ZOJ Problem Set - 2999
One of your old friends is now developing a new programming language. He wants to make it the best programming language ever, or at least the best at most phases. So it is an Object-Oriented Programming language of course. He thinks most OOP languages at present are too inefficient with the handling of inheritance and polymorphism, and he wants to make this quicker in his own language. However, he isn't good at algorithm himself, so he comes to you, a well-known ACMer, and is now asking you to help him.
For each test case (project), the first line is the name of the common base class in the language (the base class of all classes in this language, because the language is still in developing, its name has not been fixed) and an integer N (1 <= N <= 30,000), the number of classes in this project, then N lines follow. Each line contains two class names A and B, specifying that class A is derived from class B. All A's will be different in the N lines, and you may assume that all classes will be derived from the common base class directly or indirectly. After that there is an integer M (1 <= M <= 30,000), the number of pairs of classes to be checked and then M lines follow. Each line contains two class names C and D, you are asked to check whether an instance of class C is class D (an instance of class D or a class derived from D, for example, if you're a student, you're a human, because student is a derived class of human). All class name will be non-space charaters with length no more than 255.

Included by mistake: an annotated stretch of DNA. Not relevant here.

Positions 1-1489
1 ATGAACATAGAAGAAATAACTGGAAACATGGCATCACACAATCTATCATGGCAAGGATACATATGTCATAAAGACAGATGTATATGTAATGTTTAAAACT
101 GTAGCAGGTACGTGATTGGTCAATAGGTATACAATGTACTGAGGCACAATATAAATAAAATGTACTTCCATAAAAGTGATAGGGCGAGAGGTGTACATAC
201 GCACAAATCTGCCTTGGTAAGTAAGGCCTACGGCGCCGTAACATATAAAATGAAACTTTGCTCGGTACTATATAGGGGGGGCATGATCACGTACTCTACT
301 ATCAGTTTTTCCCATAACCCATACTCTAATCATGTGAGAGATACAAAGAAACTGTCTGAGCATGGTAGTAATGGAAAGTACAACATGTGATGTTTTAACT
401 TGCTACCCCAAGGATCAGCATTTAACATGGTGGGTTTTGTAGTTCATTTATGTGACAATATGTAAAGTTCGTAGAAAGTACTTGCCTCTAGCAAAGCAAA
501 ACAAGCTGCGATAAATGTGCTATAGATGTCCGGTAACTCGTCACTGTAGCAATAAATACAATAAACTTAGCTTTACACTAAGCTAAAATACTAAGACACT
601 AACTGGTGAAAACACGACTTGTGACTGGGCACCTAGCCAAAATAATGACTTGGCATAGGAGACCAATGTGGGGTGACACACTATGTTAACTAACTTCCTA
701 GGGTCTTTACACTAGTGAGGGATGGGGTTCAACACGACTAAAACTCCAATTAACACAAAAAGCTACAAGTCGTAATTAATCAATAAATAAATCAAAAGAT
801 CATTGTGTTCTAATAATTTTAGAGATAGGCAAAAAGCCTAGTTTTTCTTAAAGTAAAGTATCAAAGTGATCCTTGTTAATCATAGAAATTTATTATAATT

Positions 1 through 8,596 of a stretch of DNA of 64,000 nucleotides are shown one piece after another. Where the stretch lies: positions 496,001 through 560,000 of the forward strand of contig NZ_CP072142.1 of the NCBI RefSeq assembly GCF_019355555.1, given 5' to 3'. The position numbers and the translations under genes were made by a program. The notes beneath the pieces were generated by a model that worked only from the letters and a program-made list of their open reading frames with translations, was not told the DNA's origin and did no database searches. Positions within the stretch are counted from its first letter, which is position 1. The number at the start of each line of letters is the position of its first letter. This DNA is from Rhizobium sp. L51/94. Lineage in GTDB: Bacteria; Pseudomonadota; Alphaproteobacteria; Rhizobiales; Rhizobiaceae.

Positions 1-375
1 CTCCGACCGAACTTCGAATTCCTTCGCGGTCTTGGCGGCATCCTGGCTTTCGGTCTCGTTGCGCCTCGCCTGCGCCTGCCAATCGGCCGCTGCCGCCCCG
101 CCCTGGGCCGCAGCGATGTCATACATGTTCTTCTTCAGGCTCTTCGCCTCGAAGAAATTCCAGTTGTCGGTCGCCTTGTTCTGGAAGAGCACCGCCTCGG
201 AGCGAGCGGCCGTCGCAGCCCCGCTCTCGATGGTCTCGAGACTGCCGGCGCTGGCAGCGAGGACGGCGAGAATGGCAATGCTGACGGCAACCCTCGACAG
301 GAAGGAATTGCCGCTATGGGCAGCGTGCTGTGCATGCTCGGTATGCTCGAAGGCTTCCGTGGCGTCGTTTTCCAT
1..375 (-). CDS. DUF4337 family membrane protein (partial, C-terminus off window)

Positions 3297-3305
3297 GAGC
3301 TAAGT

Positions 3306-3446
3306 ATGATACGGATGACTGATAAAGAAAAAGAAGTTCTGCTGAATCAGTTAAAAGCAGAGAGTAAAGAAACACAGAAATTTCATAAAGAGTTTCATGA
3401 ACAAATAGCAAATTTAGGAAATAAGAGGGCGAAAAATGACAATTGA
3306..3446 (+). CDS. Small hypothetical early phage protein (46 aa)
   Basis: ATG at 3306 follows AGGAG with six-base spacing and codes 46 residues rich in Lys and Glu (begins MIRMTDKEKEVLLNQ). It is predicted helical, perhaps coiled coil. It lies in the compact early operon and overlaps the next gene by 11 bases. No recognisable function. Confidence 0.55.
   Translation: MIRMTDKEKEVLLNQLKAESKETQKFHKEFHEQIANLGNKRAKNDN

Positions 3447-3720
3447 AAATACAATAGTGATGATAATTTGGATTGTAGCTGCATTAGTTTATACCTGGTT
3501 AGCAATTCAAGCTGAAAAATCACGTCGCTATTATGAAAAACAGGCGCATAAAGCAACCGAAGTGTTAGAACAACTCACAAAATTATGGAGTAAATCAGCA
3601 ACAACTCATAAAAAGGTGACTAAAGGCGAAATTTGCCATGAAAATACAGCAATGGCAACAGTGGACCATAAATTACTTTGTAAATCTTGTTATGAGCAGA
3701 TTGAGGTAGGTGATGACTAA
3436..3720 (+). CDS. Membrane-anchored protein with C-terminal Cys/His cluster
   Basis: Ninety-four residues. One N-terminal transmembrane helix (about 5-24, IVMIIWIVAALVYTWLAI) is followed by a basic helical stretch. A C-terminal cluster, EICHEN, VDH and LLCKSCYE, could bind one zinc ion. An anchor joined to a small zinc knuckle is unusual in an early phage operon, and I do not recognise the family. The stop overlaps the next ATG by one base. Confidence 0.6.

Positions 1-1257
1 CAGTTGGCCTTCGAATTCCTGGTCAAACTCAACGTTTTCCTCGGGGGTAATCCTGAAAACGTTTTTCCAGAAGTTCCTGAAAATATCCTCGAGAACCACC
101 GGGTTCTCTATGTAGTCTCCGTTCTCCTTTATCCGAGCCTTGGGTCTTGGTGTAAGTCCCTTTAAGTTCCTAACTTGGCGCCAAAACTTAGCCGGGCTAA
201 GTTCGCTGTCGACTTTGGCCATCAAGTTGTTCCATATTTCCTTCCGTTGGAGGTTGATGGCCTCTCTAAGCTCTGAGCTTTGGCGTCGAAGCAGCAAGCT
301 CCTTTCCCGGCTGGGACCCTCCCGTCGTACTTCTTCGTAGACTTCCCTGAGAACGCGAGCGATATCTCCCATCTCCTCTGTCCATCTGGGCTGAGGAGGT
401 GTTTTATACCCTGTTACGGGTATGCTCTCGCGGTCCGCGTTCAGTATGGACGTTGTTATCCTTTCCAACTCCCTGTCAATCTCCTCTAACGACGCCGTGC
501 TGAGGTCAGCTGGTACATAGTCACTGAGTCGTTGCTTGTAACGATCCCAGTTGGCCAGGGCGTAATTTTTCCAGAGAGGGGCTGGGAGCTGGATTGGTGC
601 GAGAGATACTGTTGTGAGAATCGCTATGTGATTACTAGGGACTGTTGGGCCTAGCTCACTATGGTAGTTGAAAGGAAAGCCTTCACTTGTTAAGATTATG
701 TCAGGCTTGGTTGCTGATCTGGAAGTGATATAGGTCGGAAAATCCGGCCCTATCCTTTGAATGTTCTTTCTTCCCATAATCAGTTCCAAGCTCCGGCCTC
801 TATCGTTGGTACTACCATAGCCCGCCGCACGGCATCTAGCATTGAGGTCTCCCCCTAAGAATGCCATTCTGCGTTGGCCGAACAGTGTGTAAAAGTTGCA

These's a blank line between every two cases, processing to the end of file.
For each test case, in the first line output "Project K" where K is the case index starts from 1.
For each pairs of C and D, you program should print "Yes" or "No" in one line according to whether an instance of class C is class D.
Print a blank line between consecutive cases.
Object 3 Integer Object List Object LinkedList List 3 Integer Object LinkedList List Integer List
Project 1 Yes Yes No
Author: XIAO, Dong
Source: ZOJ Monthly, June 2008